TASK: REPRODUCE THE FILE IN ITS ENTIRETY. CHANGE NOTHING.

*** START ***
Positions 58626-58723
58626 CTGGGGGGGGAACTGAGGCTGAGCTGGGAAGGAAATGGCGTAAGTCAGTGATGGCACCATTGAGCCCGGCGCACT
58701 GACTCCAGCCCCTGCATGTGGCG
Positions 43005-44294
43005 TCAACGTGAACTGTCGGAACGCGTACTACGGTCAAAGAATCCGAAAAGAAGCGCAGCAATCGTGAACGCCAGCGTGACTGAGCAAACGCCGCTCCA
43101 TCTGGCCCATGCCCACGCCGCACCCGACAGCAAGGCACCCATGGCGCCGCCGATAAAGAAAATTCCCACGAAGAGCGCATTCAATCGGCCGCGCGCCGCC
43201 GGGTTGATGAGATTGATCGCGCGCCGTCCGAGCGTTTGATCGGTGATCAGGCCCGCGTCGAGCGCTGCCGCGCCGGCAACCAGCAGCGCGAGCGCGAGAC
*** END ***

Positions 58626-58723
58626 CTGGGGGGGGAACTGAGGCTGAGCTGGGAAGGAAATGGCGTAAGTCAGTGATGGCACCATTGAGCCCGGCGCACT
58701 GACTCCAGCCCCTGCATGTGGCG
Positions 43005-44294
43005 TCAACGTGAACTGTCGGAACGCGTACTACGGTCAAAGAATCCGAAAAGAAGCGCAGCAATCGTGAACGCCAGCGTGACTGAGCAAACGCCGCTCCA
43101 TCTGGCCCATGCCCACGCCGCACCCGACAGCAAGGCACCCATGGCGCCGCCGATAAAGAAAATTCCCACGAAGAGCGCATTCAATCGGCCGCGCGCCGCC
43201 GGGTTGATGAGATTGATCGCGCGCCGTCCGAGCGTTTGATCGGTGATCAGGCCCGCGTCGAGCGCTGCCGCGCCGGCAACCAGCAGCGCGAGCGCGAGAC